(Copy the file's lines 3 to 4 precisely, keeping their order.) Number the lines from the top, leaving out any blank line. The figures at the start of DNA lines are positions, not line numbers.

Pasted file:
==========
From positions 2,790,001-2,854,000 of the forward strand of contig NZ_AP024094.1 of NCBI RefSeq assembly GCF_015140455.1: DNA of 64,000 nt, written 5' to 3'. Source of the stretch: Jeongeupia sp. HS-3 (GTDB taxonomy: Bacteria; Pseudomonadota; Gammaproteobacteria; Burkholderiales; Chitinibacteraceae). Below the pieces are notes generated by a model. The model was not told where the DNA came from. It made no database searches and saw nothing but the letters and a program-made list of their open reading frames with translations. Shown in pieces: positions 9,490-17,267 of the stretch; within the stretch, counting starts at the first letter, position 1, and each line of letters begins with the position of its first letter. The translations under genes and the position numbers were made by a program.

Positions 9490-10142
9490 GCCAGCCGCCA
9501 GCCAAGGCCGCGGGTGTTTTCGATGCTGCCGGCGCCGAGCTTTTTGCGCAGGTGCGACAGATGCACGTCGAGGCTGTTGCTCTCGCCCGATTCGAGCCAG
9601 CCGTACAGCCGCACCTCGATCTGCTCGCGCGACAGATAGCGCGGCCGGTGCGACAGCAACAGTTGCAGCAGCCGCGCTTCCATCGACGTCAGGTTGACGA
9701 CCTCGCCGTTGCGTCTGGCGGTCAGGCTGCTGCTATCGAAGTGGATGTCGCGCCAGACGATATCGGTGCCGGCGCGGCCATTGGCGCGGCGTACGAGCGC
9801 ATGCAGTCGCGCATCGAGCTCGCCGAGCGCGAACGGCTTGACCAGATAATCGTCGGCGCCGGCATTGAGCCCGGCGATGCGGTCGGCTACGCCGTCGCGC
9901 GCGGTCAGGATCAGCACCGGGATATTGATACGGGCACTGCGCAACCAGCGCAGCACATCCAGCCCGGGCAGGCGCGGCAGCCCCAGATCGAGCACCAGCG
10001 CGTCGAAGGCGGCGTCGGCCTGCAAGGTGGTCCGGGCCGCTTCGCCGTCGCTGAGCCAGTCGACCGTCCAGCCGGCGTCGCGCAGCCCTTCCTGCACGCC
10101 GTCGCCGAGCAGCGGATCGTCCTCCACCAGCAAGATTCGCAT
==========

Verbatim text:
9490 GCCAGCCGCCA
9501 GCCAAGGCCGCGGGTGTTTTCGATGCTGCCGGCGCCGAGCTTTTTGCGCAGGTGCGACAGATGCACGTCGAGGCTGTTGCTCTCGCCCGATTCGAGCCAG